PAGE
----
Multiple births: let's not forget our ethics, please

November 26, 1997|By Mona Charen

THE FIRST thing that must be said about the birth of the McCaughey septuplets is that it is a miracle. The human female is not designed to carry multiple fetuses, which is why any pregnancy involving more than one child is considered high risk. That Bobbie McCaughey was able to reach 31 weeks with seven is amazing. Any woman who has carried one baby to term must stand in awe of her physical fortitude.

The human uterus is about the size and shape of a small pear. Yet, during pregnancy, it stretches to the size of a beach ball. The expansion of the uterus is wondrous, but it is not unlimited, which is why multiple pregnancies almost always result in premature delivery -- if not miscarriage.

Twins are usually born four weeks premature. Triplets are usually seven weeks premature. A triplet is 12 times more likely to die within the first year of life than a singleton, and the risks increase with each added fetus. Among the common perils for very premature infants are blindness, cerebral hemorrhage, bowel infarctions, lung disease and cerebral palsy.

The Luddites

There are some Luddites (Jeremy Rifkin comes to mind) who see episodes like this, or the far more common instances of multiple pregnancies yielding severely impaired babies, and denounce the technology that made it possible.

There are also people in the pro-life movement who decry the use of fertility treatments because so many clinics treat embryos as mere products.

Most Americans have only a fuzzy idea about how fertility treatments work and perhaps imagine that freakish pregnancies like Mrs. McCaughey's are unavoidable when fertility drugs are used. That is not true.

Patients on Metrodin, the drug Mrs. McCaughey took, are nearly always carefully monitored on a daily basis. Blood tests and ultrasound imaging give doctors a pretty good idea of how many follicles are forming on the surface of a woman's ovaries.

If a woman's ovaries have produced so many eggs in one cycle as to risk a multiple-birth pregnancy above twins, the fertility doctors are under an obligation to advise the patient of this. At a well-equipped clinic, the cycle will not go to waste (the drugs alone cost thousands of dollars each month) because the eggs can be harvested, fertilized and frozen for implantation at a later date. But if the clinic is not equipped to perform in-vitro fertilization, the only prudent course when a woman has responded with too many eggs is to cancel the cycle and try again the following month with a reduced dosage.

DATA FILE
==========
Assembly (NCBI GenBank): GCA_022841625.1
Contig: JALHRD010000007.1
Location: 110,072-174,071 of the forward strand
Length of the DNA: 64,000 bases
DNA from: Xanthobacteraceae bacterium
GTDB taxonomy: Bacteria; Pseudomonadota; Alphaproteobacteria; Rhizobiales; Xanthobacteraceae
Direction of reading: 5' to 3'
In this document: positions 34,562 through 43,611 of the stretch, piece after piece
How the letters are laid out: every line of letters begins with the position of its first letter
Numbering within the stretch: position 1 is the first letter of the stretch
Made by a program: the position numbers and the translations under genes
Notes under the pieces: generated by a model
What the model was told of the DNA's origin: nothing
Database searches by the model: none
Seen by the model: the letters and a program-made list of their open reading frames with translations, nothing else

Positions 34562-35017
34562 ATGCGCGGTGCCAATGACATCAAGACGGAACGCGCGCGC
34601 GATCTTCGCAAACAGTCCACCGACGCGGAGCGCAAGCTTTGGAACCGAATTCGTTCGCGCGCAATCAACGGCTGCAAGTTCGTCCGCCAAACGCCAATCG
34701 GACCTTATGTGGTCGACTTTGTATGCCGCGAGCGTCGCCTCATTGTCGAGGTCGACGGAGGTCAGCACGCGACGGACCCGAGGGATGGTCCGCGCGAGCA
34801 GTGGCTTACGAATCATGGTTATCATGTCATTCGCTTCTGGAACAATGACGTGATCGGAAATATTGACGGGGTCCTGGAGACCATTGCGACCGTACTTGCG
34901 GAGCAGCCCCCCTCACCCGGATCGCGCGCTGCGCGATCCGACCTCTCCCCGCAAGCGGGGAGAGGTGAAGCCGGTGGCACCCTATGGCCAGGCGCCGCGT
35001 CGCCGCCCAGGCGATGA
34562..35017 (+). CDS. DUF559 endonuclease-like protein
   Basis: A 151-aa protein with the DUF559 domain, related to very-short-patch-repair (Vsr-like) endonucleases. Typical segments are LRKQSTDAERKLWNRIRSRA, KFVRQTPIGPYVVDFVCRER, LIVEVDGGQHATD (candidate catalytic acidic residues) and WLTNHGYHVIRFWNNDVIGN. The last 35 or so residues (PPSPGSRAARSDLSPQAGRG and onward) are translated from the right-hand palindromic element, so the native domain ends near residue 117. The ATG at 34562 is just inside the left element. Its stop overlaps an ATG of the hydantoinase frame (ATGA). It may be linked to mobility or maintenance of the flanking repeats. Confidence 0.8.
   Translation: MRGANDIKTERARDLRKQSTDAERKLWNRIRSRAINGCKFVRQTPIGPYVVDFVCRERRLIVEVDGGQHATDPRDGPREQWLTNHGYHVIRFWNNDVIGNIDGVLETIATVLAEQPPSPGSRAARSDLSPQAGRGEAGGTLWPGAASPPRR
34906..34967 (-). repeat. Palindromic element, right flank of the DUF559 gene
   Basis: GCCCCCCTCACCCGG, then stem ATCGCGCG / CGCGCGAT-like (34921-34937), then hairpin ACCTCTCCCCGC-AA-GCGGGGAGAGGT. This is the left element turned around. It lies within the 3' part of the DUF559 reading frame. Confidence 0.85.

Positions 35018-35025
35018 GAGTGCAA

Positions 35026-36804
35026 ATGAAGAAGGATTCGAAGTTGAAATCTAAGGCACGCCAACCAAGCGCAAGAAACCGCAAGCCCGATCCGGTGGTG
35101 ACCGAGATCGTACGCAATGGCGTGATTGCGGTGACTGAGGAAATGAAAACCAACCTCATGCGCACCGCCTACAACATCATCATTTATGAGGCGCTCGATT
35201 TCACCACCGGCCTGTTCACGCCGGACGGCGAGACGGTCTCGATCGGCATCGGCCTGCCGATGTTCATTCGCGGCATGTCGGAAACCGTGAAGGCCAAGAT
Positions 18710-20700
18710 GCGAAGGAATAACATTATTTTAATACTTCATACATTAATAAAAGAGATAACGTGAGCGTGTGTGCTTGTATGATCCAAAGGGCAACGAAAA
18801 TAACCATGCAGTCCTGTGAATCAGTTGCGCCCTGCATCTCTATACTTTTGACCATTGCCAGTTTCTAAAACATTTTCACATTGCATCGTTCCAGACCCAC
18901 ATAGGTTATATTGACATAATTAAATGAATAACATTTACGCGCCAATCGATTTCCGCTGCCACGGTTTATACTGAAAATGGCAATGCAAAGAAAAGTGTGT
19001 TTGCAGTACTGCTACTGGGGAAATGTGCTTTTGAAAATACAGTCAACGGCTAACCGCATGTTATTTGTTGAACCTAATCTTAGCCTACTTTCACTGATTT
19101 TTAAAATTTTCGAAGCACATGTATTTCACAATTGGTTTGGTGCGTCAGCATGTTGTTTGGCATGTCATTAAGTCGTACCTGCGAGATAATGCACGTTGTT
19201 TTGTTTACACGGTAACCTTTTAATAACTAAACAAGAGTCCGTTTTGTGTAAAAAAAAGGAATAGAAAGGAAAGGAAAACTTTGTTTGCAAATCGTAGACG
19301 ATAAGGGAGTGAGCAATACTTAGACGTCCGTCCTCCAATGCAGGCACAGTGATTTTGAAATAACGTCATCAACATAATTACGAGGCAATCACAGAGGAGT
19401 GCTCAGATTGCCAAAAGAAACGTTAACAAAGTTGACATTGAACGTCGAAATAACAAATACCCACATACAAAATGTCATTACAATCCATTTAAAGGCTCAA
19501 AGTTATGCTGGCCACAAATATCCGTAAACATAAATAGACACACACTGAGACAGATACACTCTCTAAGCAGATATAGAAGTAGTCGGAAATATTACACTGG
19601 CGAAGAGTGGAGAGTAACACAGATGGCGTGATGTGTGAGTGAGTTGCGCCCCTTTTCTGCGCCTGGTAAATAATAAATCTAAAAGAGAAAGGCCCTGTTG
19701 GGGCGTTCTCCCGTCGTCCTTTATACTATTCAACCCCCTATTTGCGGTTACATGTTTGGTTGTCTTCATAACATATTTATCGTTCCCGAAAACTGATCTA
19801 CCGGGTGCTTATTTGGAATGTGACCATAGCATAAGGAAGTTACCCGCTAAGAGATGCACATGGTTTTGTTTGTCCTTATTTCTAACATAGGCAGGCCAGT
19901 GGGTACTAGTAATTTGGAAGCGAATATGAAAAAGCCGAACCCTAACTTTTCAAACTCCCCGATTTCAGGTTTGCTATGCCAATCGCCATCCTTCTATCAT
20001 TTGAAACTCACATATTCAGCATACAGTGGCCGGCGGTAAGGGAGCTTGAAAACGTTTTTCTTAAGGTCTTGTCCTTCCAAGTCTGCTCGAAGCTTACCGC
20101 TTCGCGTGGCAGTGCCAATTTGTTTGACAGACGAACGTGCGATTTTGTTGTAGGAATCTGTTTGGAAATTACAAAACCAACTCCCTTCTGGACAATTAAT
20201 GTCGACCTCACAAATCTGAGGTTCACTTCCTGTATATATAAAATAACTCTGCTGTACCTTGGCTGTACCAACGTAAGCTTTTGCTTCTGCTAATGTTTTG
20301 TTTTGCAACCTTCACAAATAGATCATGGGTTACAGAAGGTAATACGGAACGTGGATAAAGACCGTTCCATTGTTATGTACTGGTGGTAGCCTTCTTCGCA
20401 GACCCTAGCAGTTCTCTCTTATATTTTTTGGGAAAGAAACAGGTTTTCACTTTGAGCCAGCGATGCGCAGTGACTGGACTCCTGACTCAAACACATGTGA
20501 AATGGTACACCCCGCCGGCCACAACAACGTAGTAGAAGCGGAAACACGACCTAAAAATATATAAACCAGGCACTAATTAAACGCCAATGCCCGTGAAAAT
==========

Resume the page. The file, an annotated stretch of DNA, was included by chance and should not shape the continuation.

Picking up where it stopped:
Again, the McCaughey case is unique. In almost every other pregnancy featuring five or more fetuses, severe complications and death are almost certain.

The foregoing assumes that ethical people will not engage in the vile practice of ''pregnancy reduction.'' Pregnancy reduction is the euphemism for selectively aborting some fetuses in a multiple pregnancy.

A godsend

Fertility treatments have been a true godsend to millions of people. But the technology must be handled like the precious gift it is. Each new embryo is a new person and should be treated with the reverence and care a person deserves. Couples should be sure that however many embryos they create, they will implant. If that sometimes results in a larger family than they planned, that is the price for the joy of being able to have children at all. And once a pregnancy has begun, its result should be in the hands only of God.

Mona Charen is a syndicated columnist.

Pub Date: 11/26/97

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